How Climate Change Impacts Our Buildings and the People Inside—and Design Choices That Can Help

April 1, 2024

Derrell Jackson

The sky over New York City was a surreal, foggy orange. Though it sounds like the start of a sci-fi movie, it’s not. It was June 2023, and the discolored sky was the result of wildfire smoke from eastern Canada, which had coated the sky like a heavy wool blanket. States as far as South Carolina were issued air quality alerts. That’s just one example of one too many extreme weather patterns resulting from climate change.

“Not only is climate change an environmental issue, it’s a serious threat to public health,” said Dr. Susan Pacheco, founder of The Alliance of Health Professionals Against Climate Change.

These extreme weather events worsen airborne pollution—and higher concentrations of substances like smoke and pollen can cause or exacerbate chronic respiratory conditions like asthma and severe allergies. When outdoor air pollution then infiltrates our indoor spaces (through openings in walls, floors and ceilings) where we spend roughly 90% of our time, we face a situation where indoor air pollutants can be two to five times higher than outdoor levels. The U.S. Environmental Protection Agency (EPA)American Lung Association, and World Health Organization all view indoor air pollution as one of the greatest threats to human health.

According to the Asthma and Allergy Foundation of America (AAFA), more than 50 million Americans experience various types of allergies each year, and 25 million have asthma. As a result, indoor air quality has significant impacts on schools and workplaces: Asthma is the leading chronic cause of school absenteeism among children, and the U.S. Department of Labor’s Occupational Safety and Health Association (OSHA) estimates that poor air quality creates a combined loss of $15 billion annually for businesses due to worker inefficiency and sick days.

There is some good news, however. Facility managers can have an impact on the choices they make, helping to protect against exposure to irritants.

Choose Carefully

A key intervention recommended by AAFA is to reduce exposure to allergens by using products that are CERTIFIED asthma & allergy friendly®. This independent, physician-led certification by Allergy Standards Ltd sets strict standards for a variety of products and certifies those that are scientifically proven to reduce asthma and allergy triggers in indoor environments.

Design Thoughtfully

Another important way we can improve indoor air quality is to replace surfaces that harbor dust mites and other allergens. For floor coverings, there are many sustainable options available that have obtained the aforementioned certification, including sheet vinyl, LVT, and even a hybrid carpet. Area rugs should be wool or synthetic rug fibers (nylon or polypropylene); shaggy or high-pile designs should be avoided.

While it’s important to think “easy-to-clean,” also keep in mind the ingredients that were used during manufacturing. Carefully choose suppliers that transparently share the ingredients in their products, as well as the impact those ingredients have on human and environmental health. As an example, 94% of Tarkett’s raw materials have been third-party assessed down to 100 parts per million for their health impacts. Documentation like Material Health Statements and additional certifications such as Cradle to Cradle will help provide confidence in your selections.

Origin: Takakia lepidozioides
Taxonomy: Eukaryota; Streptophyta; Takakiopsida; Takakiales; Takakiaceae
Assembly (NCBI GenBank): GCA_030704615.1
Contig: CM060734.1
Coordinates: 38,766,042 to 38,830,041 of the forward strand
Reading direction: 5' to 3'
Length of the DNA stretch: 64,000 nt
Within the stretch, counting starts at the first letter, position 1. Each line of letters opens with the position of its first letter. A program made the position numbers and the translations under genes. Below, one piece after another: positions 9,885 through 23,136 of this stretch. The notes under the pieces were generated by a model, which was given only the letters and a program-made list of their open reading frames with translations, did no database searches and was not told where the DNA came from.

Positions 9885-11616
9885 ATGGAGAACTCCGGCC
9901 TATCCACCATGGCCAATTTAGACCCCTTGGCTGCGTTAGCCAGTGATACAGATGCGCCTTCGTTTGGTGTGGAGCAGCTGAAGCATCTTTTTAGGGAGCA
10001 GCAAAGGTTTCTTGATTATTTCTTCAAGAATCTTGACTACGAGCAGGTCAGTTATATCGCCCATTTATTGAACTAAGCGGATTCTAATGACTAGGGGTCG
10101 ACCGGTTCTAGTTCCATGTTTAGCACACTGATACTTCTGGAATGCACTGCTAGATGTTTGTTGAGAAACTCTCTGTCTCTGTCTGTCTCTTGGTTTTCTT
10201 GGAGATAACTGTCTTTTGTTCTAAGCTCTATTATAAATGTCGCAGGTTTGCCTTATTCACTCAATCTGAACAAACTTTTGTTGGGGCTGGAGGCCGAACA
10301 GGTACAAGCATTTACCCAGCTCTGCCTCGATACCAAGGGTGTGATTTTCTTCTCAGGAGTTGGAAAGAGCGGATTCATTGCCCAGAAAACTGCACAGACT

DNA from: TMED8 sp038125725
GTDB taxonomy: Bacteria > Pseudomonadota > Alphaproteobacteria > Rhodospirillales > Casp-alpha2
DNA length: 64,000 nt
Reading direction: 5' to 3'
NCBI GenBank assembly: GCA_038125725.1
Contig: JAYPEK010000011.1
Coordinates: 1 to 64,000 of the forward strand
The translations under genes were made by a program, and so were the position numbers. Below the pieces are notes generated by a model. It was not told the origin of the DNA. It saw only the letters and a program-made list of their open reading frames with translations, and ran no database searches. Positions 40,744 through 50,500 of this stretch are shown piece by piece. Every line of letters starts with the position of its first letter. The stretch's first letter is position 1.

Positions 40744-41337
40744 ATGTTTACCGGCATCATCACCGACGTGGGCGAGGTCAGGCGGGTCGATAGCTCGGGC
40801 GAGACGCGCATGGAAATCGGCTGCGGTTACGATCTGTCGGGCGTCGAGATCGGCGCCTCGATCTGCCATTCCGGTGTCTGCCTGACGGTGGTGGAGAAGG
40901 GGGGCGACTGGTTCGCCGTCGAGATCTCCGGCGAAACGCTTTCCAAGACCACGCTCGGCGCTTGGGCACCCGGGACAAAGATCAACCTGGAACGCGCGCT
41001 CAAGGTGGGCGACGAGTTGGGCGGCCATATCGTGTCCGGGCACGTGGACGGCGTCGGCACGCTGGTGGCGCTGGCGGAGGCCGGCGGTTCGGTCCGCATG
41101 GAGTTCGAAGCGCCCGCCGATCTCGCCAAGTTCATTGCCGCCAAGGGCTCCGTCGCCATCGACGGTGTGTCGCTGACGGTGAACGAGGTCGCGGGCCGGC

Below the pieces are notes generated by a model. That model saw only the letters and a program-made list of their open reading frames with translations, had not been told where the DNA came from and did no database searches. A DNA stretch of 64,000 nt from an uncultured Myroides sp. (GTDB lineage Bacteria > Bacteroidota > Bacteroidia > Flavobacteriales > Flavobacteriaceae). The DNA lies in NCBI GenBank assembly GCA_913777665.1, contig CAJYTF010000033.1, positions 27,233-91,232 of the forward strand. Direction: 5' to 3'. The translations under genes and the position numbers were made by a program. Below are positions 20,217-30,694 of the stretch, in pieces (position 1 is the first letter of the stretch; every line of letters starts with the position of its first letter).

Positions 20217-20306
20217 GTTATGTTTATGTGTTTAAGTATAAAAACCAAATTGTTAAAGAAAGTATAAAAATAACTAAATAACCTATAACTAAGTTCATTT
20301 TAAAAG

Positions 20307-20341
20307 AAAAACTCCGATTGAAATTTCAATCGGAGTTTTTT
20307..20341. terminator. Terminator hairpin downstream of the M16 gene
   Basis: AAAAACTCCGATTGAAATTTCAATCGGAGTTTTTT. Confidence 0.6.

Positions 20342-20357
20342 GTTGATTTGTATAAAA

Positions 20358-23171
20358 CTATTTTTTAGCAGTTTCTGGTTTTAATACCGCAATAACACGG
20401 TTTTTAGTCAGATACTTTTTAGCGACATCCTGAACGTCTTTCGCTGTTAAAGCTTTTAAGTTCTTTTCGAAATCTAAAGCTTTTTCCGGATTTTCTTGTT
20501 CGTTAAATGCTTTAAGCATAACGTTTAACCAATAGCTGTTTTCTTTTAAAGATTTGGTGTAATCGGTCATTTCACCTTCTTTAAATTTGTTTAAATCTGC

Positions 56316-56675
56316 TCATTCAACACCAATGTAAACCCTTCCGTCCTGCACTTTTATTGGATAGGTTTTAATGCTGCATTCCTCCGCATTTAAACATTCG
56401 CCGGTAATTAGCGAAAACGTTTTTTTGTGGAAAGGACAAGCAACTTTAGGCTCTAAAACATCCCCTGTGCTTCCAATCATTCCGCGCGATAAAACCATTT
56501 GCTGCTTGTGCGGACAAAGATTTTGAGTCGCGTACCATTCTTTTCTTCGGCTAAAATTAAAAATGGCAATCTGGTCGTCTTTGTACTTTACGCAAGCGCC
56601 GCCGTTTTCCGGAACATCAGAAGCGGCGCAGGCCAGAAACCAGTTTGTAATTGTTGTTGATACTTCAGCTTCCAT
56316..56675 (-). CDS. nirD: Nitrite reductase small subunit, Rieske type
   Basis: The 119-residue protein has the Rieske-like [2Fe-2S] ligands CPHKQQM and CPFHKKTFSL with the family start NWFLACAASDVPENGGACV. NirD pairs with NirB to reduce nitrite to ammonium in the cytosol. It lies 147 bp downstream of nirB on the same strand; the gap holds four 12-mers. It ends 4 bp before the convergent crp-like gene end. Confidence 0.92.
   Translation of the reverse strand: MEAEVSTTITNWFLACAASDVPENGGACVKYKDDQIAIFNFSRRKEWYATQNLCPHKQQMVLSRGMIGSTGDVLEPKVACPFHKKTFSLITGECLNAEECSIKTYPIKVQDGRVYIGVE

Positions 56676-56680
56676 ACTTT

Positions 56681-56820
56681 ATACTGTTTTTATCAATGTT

Maintain Methodically

No one needs to tell you the importance of cleaning and regular maintenance. But did you know the following were considered common sources of indoor air pollution?

• Chemical cleaners and air freshening sprays

• Central heating and cooling systems with poor filtration

• Humidity that encourages mold and mold spores

• Paints, adhesives, and solvents

• Interior finishes and furniture that contain high levels of VOCs

2015 Harvard study found that occupants in buildings with low-VOC levels scored 61% higher on a critical thinking skills test than occupants in buildings with typical VOC levels. The score increased to 101% higher in buildings with increased ventilation rates. Another Harvard study from 2021 found that low air quality in offices can significantly impact employees’ focus, response times, and productivity. So, when choosing products—whether for cleaning, refreshing paint, or pest control—look at labels and choose low- to no-VOC options. If you need some guidance, Safer Choice is an EPA program that helps consumers and businesses find products that perform and contain ingredients that are safer for human health and the environment.

HVAC system maintenance is also critical for allergen filtration. A good rule of thumb is to have it checked at least twice a year. Your HVAC company will not only change the filters, but will also inspect and clean the ductwork, check airflow, and inspect for signs of mold. They will also keep you informed on the efficiency of your unit. Also look into adding dehumidifiers and air purifiers.

When we choose products that promote healthy indoor air quality, we can support better health outcomes and quality of life for all.
Editor’s Note:  This article is in collaboration with IFMA’s Corporate Sustaining Partner, Tarkett. As the director of workplace segment markets for Tarkett North America, Derrell Jackson leads the organization’s strategic planning for market growth in corporate offices, life sciences and multi-family projects. He believes collaboration is the key to any organization’s success and is passionate about supporting Tarkett customers with the research and design strategies needed for evolving the future of workplace environments. 

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